Fossil Fuel Divestment: The Dominoes are Starting to Fall

#AWESOME. Would love to hear details of implementation -- how the communities substitute for the fossil part of the portfolio. - promoted by charley-on-the-mta

The dominoes are starting to fall on fossil fuel divestment in Massachusetts. Last week, the Framingham Town Meeting approved a resolution urging town managers to divest town funds from fossil fuels. Concord and Sudbury voted in favor of similar resolutions earlier this month. Eight towns in Massachusetts have now voted in favor of divestment, more than in any other state.

Each of these victories is a milestone in its own way.  Framingham is one of the largest and most diverse towns to divest, while the vote in Concord carries symbolic weight: no doubt Emerson and Thoreau would be cheered to see their hometown leading the nation once again.

The victories don’t stop there. The Unitarian Society of Northampton and Florence and the First Religious Society of Newburyport both voted to divest earlier this week. Faith communities all over Massachusetts have already divested, including the United Church of Christ, the Episcopal Diocese of Massachusetts and various Unitarian churches.

Over the past two years, fossil fuel divestment has grown from a struggling effort on a handful of liberal college campuses into something that’s practically mainstream. There are hundreds of divestment campaigns all over the country. Dozens of colleges, cities and religious institutions have sold their oil, coal, and gas stocks. Divestment is now discussed regularly in the national media. Even Obama is on board.

Here in Massachusetts, the fossil fuel divestment victories come at a critical time. The state legislature is currently considering Senate Bill 1225, which would make Massachusetts the first state in the nation to divest its pension fund from fossil fuels. The Joint Public Service Committee faces a June 30th deadline for moving the bill out of committee, but legislators will need to act sooner than that for the bill to pass during this legislative session.

Better Future Project / 350 Massachusetts has been leading the divestment effort in Massachusetts, and we’re finding that the excitement just keeps growing.  Hundreds of activists all over the state are pushing to pass S. 1225 and leading divestment efforts in their communities. As the planet warms, we’re going to keep turning up the heat.

The writer is the Communications Coordinator for Better Future Project / 350 Massachusetts.


10 Comments . Leave a comment below.
  1. The United Church of Christ...

    …is being a leader on this nationwide as well. Rev. Dr. Jim Antal, the Minister-President of the Massachusetts Conference of the UCC, led a successful effort to get the UCC General Synod to support divestment and get the national church to itself divest.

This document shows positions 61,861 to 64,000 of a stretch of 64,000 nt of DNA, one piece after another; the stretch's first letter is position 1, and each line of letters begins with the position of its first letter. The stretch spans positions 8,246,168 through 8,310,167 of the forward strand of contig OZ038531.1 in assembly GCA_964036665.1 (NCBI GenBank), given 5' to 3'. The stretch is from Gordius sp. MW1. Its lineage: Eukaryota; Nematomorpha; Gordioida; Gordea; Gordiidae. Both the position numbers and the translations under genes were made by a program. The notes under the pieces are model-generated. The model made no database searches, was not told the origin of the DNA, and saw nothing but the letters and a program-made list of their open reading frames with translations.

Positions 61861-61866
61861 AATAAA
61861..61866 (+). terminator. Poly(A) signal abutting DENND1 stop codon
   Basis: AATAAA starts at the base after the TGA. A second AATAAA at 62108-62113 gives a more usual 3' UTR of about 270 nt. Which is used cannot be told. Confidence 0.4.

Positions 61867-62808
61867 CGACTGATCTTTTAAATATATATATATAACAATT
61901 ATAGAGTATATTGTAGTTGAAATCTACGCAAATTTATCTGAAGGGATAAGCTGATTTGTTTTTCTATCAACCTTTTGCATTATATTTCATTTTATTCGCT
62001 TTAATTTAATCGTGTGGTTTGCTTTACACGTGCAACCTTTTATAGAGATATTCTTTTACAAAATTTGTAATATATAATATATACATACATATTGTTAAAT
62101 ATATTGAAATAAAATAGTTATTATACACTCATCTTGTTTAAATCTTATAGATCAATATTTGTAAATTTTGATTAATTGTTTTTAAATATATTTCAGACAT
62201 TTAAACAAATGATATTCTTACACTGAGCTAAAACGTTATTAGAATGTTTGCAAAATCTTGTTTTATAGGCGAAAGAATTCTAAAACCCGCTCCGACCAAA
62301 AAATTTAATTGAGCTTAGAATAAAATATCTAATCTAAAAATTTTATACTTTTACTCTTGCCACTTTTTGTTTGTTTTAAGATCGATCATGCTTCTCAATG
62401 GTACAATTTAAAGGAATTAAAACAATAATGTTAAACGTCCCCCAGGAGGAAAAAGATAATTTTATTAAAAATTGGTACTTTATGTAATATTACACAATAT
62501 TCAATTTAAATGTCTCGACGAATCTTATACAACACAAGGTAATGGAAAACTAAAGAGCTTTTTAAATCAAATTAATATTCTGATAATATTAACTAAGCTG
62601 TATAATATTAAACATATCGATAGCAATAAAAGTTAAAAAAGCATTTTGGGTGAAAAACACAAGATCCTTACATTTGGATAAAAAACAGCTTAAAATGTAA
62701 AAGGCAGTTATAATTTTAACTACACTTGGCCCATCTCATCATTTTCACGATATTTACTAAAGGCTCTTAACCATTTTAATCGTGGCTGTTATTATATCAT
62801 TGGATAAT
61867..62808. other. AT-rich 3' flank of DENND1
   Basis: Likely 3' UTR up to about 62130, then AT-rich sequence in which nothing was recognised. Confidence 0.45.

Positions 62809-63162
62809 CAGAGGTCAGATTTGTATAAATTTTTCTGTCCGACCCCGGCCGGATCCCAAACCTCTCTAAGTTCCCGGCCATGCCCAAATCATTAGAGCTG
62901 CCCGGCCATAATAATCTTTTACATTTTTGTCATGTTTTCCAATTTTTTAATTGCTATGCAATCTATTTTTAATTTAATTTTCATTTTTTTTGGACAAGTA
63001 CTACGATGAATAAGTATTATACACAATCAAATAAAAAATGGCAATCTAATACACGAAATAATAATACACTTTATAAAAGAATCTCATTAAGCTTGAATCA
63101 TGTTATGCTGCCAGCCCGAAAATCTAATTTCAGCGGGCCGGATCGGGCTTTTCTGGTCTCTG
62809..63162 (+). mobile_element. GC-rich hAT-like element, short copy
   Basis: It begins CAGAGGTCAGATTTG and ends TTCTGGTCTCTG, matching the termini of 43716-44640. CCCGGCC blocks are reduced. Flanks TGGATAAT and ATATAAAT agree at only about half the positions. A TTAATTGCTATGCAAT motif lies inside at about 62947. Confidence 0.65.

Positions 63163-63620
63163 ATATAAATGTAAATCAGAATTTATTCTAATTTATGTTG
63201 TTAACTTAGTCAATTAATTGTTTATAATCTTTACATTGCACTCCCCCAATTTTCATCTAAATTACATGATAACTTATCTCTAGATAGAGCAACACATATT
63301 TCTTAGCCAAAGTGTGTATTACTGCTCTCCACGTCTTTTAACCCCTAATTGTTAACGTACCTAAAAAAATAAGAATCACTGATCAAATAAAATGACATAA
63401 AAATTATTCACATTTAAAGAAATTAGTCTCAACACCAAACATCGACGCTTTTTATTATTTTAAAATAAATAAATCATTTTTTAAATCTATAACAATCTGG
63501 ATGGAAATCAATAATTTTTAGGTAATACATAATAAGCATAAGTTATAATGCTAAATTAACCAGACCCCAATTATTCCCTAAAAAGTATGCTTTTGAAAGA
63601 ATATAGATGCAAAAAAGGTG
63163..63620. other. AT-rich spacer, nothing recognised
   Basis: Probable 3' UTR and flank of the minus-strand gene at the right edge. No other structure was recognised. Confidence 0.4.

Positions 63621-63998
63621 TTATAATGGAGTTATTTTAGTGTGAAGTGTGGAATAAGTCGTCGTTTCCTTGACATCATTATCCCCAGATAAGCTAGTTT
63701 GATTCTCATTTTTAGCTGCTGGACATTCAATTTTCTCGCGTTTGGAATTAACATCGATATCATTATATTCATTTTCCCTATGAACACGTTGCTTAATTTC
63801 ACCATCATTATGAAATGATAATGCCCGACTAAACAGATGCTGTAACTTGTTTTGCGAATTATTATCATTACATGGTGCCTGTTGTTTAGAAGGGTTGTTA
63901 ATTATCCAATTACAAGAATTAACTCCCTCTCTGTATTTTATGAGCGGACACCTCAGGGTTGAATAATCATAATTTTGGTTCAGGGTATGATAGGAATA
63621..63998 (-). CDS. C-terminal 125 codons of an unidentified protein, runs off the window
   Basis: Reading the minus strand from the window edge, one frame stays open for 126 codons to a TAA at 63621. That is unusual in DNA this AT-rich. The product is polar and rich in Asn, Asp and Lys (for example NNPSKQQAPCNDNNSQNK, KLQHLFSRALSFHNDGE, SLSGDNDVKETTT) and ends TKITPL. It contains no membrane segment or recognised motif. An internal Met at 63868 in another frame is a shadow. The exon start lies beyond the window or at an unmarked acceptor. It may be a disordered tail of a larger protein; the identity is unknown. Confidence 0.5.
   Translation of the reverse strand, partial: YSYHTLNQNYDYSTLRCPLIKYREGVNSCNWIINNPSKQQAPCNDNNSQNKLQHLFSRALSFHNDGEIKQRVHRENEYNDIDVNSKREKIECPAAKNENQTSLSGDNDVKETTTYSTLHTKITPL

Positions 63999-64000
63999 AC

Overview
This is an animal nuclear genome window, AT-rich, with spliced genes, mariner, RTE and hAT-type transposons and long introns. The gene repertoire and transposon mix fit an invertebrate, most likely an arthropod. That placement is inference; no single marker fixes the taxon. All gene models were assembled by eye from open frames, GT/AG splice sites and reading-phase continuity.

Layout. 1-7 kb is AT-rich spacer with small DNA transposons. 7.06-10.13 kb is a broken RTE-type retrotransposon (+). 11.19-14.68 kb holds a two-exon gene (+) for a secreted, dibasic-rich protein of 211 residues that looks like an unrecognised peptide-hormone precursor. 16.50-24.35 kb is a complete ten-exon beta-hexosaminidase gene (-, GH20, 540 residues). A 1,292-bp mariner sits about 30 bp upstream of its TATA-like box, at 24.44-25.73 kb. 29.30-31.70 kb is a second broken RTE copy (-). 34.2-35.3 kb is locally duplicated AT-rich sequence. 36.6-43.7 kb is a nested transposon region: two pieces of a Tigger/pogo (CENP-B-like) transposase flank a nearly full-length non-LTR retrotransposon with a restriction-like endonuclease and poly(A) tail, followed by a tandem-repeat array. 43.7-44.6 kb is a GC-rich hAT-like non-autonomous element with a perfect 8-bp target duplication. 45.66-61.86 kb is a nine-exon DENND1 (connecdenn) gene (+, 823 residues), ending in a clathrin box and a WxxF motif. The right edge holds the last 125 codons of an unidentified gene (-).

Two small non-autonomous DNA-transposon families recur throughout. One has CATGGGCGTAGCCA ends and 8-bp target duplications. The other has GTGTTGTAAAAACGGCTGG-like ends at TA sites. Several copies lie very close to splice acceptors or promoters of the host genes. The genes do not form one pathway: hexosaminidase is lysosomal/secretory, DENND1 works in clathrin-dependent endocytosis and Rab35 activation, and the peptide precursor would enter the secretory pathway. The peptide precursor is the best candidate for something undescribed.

2. There was a great article on divestment

    on MassLive.

  3. Mutual funds!

    I’m a member and past board member of the Unitarian Society of Northampton and Florence, and familiar with the debate that led to our 83-3 vote at the recent annual meeting.

    Our endowment is in mutual funds, where we hold a share of a vast portfolio, so it is difficult to say what percentage of it is in the 200 listed fossil fuel companies from which we intend to divest. (Pretty definitely less than 5%.) The ideal situation would be if the large mutual fund managers offered a fund that was free of holdings in those companies. This post documents some of the growing potential demand for such a fund from small institutional investors. I’d be surprised if Vanguard or somebody doesn’t respond to that demand soon.

  4. I have serious reservations

    I like the fact that we are having this conversation. It is clearly imperative that we end the use of non-renewable fuels.

    To do so at the expense of stakeholders (in this case current and future pensioners), however, is in my view wrong. Perhaps even unethical.

    Let’s use our shares of the fossil fuel companies to voice our concerns to them and in public ways.

    The Bay State has made tremendous strides in encouraging renewables, under the guidance of a very environmentally-conscious Governor. Let’s do more of that. Pick up the pace. Convert state-owned vehicles. Install solar panels on the roofs of every school and state university. There is a lot more we can do that will not hurt the beneficiaries of our pension system.